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A much loved model - the Corgi Ford Tilt Cab H series, with Carrimore Mk.IV car transporter

 

I am sure that many readers will have similar fond memories of Corgi die-cast models from their youth, as the company produced a string of iconic releases that kept them at the forefront of the die-cast hobby. They also cleverly diversified their subject matter, to build on the success of the range and introduced models featuring cartoon characters, agricultural equipment, commercial vehicles and fire engines, to name just a few. In the mid 1960’s, the range included the first models in their film and TV inspired models, which proved to be some of the most successful models in the history of die-cast. The first release was Roger Moore’s iconic white Volvo P1800 from the TV series ‘The Saint’, but it was the second release that proved to be their most popular model – James Bond’s iconic Aston Martin DB5, from the film Goldfinger. This model must have been in the car collections of many British youngsters and was regularly re-released to keep up with an avaricious demand. Other significant models in this series were the Batmobile, Chitty Chitty Bang Bang, the Beatles Yellow Submarine and the delightful Daktari gift set, which also included a plastic Judy the chimp and Clarence the cross-eyed lion.

 

Corgi catalogues continue to grow

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The changing face of the much loved Corgi catalogue

 

As the Corgi range continued to expand, so did the number of pages contained within each new catalogue. From the first catalogue of 1956, which was a rather modest 6x4 inch fold out brochure, these annual publications grew into a spectacular 48 page full colour catalogue, featuring highly evocative artwork, designed to both promote the current model range and to captivate the model collector. Unfortunately, the late 1970s and early 80s saw a decline in sales and an increase in die-cast production costs, which stifled the development of new and innovative product, further diminishing its popularity. This period proved to be much quieter for the brand, but a couple of management buyout deals and the establishment of more cost effective manufacturing facilities in the Far East saw the Corgi brand continue to produce models and develop into new product areas. Corgi models were still being produced for youngsters to play with, but a large number of the new models were aimed intentionally at die-cast collectors, as this area of the business was beginning to experience rapid growth. From a catalogue perspective, this period brought some significant development in both the look and frequency of catalogue production and also saw the release of an exciting new product range – die-cast aeroplanes!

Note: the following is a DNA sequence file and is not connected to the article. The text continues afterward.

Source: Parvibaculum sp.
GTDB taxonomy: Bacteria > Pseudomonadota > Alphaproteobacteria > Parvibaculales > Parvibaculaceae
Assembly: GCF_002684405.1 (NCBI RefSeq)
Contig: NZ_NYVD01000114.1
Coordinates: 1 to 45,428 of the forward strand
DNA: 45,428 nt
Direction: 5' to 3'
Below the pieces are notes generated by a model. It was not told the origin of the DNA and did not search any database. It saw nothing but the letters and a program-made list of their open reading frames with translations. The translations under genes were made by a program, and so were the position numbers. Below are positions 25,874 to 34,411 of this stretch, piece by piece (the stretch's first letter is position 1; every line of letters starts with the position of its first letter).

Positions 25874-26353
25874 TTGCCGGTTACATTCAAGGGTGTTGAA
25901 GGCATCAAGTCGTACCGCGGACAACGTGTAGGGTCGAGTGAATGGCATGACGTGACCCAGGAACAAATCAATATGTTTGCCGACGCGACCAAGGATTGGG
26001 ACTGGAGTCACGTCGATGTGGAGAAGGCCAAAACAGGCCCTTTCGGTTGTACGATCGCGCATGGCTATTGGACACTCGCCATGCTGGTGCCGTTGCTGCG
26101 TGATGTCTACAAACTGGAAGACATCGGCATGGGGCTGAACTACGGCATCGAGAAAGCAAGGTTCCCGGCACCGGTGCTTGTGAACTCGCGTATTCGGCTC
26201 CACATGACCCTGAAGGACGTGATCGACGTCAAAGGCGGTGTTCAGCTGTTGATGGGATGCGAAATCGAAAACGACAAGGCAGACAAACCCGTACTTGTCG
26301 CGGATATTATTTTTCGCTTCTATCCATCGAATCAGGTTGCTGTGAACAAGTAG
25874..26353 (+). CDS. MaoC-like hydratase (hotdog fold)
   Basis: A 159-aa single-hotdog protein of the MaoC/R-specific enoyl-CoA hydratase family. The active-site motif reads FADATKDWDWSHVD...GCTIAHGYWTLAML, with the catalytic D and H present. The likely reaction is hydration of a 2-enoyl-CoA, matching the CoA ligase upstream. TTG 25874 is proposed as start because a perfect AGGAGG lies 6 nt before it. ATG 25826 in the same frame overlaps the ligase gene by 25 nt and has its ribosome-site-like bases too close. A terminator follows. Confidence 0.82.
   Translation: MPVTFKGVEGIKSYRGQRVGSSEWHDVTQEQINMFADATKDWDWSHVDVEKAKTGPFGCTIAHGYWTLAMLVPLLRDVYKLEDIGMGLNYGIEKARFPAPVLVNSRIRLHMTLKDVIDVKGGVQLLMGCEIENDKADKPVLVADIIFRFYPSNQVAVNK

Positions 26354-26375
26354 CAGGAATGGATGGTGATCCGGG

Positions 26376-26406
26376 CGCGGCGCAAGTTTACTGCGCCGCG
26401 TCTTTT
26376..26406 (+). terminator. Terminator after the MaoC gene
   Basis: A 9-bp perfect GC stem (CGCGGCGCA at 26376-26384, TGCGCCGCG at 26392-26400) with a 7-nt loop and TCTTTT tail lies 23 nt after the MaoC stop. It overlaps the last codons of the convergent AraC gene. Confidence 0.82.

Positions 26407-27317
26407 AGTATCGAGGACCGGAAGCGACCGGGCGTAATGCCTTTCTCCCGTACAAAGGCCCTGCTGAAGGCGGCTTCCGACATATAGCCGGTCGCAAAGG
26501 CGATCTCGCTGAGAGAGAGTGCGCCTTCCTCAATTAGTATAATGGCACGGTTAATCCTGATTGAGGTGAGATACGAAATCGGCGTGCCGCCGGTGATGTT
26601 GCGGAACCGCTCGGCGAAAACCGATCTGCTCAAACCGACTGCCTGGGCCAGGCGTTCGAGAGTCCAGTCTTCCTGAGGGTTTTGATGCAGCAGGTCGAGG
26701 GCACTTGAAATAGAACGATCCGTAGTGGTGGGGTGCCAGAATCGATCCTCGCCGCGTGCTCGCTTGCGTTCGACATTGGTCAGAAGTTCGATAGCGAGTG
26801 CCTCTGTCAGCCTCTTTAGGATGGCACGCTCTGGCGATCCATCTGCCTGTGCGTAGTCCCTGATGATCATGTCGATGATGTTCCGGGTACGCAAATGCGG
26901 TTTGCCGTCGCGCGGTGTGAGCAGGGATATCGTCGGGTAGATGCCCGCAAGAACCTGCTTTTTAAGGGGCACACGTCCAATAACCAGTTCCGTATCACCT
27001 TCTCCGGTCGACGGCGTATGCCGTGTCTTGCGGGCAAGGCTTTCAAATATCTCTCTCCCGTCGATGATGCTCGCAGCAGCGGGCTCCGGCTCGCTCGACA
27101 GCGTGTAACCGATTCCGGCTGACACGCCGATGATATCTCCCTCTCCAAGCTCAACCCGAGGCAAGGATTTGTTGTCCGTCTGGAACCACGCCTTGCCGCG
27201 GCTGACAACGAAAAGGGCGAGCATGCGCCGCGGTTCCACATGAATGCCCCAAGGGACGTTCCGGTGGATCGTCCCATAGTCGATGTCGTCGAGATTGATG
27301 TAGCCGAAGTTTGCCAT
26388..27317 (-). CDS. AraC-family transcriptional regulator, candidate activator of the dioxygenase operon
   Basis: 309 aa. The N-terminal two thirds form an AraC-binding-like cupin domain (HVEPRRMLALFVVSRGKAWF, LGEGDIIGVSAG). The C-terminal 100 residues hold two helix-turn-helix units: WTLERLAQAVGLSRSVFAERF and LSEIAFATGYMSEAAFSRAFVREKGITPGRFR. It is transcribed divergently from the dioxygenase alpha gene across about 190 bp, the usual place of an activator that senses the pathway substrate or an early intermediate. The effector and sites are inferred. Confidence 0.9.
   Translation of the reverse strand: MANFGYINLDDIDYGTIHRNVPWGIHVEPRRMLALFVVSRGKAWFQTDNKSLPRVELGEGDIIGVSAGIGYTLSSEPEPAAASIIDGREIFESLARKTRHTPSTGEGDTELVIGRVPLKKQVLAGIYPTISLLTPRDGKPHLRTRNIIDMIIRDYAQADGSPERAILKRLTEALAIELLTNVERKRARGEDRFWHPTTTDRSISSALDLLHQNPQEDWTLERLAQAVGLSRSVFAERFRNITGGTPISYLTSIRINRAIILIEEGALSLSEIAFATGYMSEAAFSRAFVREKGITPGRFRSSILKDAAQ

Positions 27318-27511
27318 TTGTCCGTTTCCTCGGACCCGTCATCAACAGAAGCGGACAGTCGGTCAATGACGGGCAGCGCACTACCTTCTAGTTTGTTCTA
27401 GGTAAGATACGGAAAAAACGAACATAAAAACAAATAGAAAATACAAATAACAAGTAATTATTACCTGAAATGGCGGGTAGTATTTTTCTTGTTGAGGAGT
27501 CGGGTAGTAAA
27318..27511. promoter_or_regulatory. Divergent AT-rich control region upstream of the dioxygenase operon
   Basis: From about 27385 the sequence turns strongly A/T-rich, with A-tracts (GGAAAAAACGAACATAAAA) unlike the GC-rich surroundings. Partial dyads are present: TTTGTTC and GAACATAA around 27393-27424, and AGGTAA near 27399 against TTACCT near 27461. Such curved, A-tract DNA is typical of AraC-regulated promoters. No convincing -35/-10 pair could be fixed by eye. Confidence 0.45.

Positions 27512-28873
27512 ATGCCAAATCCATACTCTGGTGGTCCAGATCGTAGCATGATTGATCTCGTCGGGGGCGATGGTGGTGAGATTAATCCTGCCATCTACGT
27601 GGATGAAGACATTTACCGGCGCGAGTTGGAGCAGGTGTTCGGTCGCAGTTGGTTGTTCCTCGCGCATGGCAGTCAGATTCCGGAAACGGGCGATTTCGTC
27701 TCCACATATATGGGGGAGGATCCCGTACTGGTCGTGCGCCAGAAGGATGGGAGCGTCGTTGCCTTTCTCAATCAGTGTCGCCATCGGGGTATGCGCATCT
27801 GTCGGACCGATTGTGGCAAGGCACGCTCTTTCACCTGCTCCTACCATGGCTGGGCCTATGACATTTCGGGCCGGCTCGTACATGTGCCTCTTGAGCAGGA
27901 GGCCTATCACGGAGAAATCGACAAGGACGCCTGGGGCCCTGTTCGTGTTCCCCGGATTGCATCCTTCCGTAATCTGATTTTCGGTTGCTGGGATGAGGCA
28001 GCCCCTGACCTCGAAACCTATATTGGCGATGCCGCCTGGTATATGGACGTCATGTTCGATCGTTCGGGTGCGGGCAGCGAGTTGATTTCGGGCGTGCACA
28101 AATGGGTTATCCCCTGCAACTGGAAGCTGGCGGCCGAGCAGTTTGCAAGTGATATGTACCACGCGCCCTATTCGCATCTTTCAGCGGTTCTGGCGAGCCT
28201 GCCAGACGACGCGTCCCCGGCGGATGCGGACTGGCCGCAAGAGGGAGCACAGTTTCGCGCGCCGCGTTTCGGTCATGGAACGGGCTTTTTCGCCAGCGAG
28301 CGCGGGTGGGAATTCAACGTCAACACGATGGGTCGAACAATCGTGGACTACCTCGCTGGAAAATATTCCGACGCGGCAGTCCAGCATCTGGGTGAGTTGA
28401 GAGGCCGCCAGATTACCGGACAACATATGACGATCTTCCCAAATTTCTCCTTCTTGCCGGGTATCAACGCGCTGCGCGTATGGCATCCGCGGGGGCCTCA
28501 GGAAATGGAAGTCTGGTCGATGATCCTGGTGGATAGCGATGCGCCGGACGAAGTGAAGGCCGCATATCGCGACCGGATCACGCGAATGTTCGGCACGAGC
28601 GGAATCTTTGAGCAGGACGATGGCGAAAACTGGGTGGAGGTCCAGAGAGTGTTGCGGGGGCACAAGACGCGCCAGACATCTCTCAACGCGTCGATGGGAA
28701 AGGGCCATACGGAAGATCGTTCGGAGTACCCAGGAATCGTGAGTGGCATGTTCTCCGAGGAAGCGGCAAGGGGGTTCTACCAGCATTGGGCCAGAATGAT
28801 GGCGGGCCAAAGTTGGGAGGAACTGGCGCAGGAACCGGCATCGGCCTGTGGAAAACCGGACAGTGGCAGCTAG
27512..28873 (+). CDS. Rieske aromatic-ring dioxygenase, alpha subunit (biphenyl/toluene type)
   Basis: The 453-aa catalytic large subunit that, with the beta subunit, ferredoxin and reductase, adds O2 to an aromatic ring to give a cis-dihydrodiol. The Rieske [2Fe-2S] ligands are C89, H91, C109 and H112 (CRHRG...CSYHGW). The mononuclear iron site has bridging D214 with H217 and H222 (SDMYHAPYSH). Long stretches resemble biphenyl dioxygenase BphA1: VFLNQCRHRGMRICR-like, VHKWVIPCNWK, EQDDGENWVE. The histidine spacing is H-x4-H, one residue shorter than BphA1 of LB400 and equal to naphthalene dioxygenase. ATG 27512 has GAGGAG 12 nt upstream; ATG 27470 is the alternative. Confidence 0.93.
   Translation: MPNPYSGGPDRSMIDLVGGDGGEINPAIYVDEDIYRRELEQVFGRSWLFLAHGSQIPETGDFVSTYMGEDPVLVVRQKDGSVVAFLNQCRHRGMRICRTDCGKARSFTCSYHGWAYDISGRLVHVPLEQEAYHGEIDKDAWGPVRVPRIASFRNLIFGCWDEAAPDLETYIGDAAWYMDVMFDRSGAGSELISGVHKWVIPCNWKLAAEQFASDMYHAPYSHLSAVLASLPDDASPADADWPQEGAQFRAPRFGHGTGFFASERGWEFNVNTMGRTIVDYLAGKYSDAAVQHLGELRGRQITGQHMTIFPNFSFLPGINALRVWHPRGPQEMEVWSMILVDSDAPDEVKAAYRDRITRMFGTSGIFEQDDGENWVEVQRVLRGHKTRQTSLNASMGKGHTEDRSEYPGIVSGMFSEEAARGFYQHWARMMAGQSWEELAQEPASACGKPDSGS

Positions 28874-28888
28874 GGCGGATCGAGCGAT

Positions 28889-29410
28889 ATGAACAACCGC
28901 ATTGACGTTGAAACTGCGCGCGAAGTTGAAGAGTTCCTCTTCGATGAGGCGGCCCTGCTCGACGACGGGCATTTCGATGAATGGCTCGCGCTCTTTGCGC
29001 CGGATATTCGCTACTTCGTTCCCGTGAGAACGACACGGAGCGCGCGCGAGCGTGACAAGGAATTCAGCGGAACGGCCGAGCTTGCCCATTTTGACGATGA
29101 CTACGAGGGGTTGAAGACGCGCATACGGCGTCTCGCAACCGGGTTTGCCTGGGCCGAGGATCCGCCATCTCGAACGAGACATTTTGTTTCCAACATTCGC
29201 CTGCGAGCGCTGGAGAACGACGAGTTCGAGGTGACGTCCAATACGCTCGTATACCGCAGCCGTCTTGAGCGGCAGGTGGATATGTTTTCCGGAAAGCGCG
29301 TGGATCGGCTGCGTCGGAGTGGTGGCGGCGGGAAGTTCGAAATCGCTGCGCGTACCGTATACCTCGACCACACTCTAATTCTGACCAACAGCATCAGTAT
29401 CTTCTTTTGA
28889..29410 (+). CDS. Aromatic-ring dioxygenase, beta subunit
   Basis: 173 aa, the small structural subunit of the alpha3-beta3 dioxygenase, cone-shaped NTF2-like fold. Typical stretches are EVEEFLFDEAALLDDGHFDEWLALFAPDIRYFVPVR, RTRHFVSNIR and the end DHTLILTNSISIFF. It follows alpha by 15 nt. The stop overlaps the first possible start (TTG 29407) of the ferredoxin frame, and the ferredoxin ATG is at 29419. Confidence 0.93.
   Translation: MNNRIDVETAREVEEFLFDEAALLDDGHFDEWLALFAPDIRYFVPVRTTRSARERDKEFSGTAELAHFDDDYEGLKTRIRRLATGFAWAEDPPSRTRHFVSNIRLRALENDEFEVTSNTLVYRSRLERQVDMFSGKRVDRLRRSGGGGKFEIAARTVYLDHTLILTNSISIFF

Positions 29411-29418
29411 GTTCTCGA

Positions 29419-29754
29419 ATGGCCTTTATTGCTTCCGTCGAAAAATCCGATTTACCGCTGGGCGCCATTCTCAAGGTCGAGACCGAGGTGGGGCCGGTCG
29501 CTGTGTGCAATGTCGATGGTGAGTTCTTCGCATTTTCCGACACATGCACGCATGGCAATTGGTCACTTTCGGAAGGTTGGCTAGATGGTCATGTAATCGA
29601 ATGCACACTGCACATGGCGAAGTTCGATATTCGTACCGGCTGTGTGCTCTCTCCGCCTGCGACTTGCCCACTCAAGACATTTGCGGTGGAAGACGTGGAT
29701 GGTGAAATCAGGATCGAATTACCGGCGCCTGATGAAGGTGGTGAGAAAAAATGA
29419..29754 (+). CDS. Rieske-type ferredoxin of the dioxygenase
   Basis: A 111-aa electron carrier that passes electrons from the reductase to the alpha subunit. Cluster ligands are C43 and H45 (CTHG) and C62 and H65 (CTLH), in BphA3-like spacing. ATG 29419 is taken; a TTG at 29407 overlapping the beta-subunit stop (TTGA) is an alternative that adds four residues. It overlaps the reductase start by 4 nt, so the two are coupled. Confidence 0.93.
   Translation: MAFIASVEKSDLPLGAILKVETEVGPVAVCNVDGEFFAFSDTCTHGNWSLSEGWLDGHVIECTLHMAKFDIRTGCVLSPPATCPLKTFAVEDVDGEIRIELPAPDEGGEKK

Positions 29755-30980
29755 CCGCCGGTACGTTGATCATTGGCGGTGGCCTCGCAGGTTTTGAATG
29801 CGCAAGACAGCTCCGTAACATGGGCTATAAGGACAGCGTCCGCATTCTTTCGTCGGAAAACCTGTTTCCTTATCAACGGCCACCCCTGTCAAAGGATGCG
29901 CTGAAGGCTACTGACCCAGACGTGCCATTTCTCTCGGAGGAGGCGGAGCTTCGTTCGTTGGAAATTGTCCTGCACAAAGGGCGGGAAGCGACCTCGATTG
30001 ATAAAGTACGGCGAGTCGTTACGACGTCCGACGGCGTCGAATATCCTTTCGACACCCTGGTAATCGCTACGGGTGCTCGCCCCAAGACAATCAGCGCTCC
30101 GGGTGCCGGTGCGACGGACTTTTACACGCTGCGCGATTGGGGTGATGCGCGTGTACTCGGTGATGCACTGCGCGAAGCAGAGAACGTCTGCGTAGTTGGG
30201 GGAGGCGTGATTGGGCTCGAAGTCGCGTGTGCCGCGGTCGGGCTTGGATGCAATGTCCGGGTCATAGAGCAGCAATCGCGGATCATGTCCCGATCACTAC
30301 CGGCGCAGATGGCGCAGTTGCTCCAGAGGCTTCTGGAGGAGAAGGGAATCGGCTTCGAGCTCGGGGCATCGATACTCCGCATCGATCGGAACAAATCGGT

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 Introducing the Aviation Archive range - the Corgi catalogue of 1998

 

For people who were used to the traditional die-cast models produced by Corgi, news that they were releasing a range of aviation models would have certainly been of great interest to aviation enthusiasts, but may also have caused a few eyebrows to be raised. Would these new models be toy aircraft, or something aimed at an older, more discerning target market? Produced separately to the main Corgi catalogue, 1998 saw an eight page gatefold catalogue announcing the arrival of the Aviation Archive range and introducing a number of newly tooled aviation models in 1/144th scale die-cast metal. The first models announced were an Avro Lancaster, Avro York, Douglas C-47 Skytrain and Lockheed Constellation, with this first catalogue featuring a couple of different livery options for each new tooling. After something of a slow start, these models began to steadily secure a collector base of their own and their popularity began to grow at some pace. This popularly also saw the range increase with the addition of fantastic new models, such as the Vulcan, Victor, Flying Fortress and Boeing 707 airliner – the Aviation Archive range was here to stay!